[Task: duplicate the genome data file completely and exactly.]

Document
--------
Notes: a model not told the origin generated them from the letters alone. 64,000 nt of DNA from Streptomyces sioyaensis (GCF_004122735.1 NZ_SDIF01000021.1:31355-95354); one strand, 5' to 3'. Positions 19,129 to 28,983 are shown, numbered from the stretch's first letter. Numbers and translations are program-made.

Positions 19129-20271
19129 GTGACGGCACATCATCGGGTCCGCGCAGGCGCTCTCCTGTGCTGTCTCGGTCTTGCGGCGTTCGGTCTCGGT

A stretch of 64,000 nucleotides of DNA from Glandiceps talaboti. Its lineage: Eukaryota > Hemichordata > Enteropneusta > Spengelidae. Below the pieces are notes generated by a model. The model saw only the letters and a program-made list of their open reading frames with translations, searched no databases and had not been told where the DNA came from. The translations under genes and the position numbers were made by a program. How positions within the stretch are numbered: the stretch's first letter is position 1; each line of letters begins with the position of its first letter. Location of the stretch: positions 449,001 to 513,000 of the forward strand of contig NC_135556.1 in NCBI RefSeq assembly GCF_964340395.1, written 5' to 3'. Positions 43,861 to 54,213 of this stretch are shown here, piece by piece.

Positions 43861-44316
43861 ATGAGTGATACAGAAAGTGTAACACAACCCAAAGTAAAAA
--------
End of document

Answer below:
Notes: a model not told the origin generated them from the letters alone. 64,000 nt of DNA from Streptomyces sioyaensis (GCF_004122735.1 NZ_SDIF01000021.1:31355-95354); one strand, 5' to 3'. Positions 19,129 to 28,983 are shown, numbered from the stretch's first letter. Numbers and translations are program-made.

Positions 19129-20271
19129 GTGACGGCACATCATCGGGTCCGCGCAGGCGCTCTCCTGTGCTGTCTCGGTCTTGCGGCGTTCGGTCTCGGT

A stretch of 64,000 nucleotides of DNA from Glandiceps talaboti. Its lineage: Eukaryota > Hemichordata > Enteropneusta > Spengelidae. Below the pieces are notes generated by a model. The model saw only the letters and a program-made list of their open reading frames with translations, searched no databases and had not been told where the DNA came from. The translations under genes and the position numbers were made by a program. How positions within the stretch are numbered: the stretch's first letter is position 1; each line of letters begins with the position of its first letter. Location of the stretch: positions 449,001 to 513,000 of the forward strand of contig NC_135556.1 in NCBI RefSeq assembly GCF_964340395.1, written 5' to 3'. Positions 43,861 to 54,213 of this stretch are shown here, piece by piece.

Positions 43861-44316
43861 ATGAGTGATACAGAAAGTGTAACACAACCCAAAGTAAAAA